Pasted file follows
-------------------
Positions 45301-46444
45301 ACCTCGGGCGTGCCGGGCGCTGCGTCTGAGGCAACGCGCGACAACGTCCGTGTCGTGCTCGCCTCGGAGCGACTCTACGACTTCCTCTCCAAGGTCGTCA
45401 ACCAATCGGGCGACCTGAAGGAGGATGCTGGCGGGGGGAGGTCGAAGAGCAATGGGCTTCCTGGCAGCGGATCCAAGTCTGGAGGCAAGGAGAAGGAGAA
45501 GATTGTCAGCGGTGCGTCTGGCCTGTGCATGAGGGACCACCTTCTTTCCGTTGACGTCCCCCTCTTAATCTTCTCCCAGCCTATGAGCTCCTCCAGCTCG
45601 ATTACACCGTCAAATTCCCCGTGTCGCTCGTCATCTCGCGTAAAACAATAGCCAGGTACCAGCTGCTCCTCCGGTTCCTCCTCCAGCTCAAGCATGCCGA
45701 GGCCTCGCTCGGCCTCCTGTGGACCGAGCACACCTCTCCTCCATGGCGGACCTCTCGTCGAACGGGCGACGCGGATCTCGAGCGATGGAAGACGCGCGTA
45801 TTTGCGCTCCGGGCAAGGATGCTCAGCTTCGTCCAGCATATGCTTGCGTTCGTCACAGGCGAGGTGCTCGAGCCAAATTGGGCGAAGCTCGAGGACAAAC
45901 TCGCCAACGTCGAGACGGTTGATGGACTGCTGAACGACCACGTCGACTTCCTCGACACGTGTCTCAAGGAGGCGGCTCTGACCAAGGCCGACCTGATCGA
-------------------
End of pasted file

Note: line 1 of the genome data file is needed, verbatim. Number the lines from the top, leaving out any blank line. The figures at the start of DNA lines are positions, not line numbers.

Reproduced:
Positions 45301-46444